Monday, November 10, 2008
Journal of Clinical Oncology has a double-blind, placebo-controlled trial of depot octreotide for the prevention of radiation-induced diarrhea. (The context here is that octreotide has some good trial data supporting its use to treat radiation-induced diarrhea.) This study involved 125 patients receiving radiation involving the entire pelvis (for a variety of malignancies); they received 20mg depot octreotide or placebo at enrollment and after 29 days. The study was powered at 85% to detect a 1-grade difference in diarrhea severity between groups.
It didn't look very good for octreotide. Diarrhea outcomes were essentially identical (incidence and severity) and the octreotide group had more adverse events (no biliary toxicity, but symptoms of GI cramping and constipation-like symptoms). Incidence of moderate to severe diarrhea was in the 20-30% range overall.
This study was done well enough that it's pretty safe to conclude that depot ocreotide is, indeed, worthless to prevent acute radiation associated diarrhea, and has signficant side effects. Given that there are some ok data for short-acting octreotide to treat diarrhea once it starts, I'm unsure whether this is an effect of depot octreotide itself or (more likely) simply a matter that the incidence of acute radiation induced diarrhea is low enough that prophylaxing for it with a drug with significant toxicities is just not worth it. Or both. Severe enteritis from radiation, while relatively rare, can be such a devastating and morbid complication (fecal incontinence, hospitalizations for hypovolemia, disruption in cancer therapy) that it's disappointing this didn't pan out....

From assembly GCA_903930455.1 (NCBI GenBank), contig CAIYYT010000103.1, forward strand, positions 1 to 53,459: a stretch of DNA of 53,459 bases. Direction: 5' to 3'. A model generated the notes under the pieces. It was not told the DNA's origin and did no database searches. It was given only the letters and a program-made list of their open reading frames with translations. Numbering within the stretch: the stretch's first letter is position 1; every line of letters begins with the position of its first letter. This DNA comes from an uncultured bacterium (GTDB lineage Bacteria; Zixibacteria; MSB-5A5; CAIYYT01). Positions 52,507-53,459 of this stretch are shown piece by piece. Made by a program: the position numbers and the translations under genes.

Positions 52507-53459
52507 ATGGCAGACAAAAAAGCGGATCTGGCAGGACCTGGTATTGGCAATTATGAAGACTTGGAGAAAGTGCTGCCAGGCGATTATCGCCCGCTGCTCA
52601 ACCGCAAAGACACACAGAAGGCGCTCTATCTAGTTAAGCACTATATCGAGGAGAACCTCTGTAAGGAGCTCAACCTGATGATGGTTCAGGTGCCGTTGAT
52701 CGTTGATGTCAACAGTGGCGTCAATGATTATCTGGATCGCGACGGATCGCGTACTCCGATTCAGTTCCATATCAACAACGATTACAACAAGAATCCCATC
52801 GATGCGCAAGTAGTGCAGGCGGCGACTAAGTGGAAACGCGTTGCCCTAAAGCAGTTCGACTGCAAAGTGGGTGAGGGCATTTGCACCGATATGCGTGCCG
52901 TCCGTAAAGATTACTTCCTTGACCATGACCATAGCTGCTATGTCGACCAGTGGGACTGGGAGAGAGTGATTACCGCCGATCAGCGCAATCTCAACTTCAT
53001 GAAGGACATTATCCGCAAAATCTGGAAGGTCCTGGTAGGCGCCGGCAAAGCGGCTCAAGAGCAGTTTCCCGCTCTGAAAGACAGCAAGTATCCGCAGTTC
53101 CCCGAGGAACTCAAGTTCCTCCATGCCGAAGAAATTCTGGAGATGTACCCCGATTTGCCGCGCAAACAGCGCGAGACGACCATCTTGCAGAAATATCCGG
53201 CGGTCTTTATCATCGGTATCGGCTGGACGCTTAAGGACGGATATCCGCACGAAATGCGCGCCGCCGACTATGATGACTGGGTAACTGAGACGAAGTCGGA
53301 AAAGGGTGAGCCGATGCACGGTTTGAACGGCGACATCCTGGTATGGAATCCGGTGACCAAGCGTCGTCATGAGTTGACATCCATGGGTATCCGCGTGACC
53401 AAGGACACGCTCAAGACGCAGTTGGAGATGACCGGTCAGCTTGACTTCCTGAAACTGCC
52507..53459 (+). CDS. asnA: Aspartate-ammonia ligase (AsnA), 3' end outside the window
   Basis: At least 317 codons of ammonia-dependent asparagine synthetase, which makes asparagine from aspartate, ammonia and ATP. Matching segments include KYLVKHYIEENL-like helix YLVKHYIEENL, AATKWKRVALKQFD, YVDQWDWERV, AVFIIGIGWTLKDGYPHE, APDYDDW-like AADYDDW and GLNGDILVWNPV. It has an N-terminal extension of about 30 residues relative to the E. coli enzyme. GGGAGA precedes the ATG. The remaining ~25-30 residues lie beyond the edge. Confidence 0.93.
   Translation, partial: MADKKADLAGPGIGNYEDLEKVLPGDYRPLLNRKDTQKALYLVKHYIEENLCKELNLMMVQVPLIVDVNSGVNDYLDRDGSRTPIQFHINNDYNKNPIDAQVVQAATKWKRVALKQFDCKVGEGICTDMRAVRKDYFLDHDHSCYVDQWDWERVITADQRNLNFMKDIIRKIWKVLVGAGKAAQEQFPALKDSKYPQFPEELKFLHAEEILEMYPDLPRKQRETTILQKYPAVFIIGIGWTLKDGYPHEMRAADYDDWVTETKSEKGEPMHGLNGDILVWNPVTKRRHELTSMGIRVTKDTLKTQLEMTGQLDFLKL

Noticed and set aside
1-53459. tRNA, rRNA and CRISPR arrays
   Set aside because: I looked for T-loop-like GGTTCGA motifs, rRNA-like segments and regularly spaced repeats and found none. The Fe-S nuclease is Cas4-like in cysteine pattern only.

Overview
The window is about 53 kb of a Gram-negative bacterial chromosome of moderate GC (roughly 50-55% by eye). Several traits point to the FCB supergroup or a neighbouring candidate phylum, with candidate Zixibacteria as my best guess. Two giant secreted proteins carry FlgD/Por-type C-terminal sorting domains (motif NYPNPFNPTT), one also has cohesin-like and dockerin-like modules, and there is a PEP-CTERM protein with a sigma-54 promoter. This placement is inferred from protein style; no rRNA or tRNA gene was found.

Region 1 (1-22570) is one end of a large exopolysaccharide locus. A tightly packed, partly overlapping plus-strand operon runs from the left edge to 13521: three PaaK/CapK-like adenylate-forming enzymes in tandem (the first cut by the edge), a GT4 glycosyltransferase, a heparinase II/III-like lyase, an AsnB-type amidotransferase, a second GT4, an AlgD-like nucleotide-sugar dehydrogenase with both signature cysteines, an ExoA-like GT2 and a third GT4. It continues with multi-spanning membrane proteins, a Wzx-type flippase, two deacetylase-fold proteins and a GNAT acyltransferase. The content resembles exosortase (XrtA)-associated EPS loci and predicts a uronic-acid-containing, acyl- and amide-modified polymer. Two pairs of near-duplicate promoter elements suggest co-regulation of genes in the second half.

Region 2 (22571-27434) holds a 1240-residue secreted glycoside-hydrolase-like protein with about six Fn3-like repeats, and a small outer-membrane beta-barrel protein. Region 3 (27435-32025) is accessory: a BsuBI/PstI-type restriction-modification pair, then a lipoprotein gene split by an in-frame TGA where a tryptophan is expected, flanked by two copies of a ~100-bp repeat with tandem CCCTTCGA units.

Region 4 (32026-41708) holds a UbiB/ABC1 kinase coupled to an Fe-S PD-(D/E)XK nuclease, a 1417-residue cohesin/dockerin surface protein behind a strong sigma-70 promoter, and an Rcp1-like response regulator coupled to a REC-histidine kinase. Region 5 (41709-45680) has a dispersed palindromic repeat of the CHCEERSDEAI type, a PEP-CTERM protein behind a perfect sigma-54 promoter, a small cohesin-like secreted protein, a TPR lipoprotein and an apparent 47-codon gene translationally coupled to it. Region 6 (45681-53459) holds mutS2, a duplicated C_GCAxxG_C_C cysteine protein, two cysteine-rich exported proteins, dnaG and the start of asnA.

J. A. Martenson, M. Y. Halyard, J. A. Sloan, G. M. Proulx, R. C. Miller, R. L. Deming, S. J. Dick, H. A. Johnson, T.H. P. Tai, A. W. Zhu, J. Keit, K. J. Stien, P. J. Atherton (2008). Phase III, Double-Blind Study of Depot Octreotide Versus Placebo in the Prevention of Acute Diarrhea in Patients Receiving Pelvic Radiation Therapy: Results of North Central Cancer Treatment Group N00CA Journal of Clinical Oncology, 26 (32), 5248-5253 DOI: 10.1200/JCO.2008.17.1546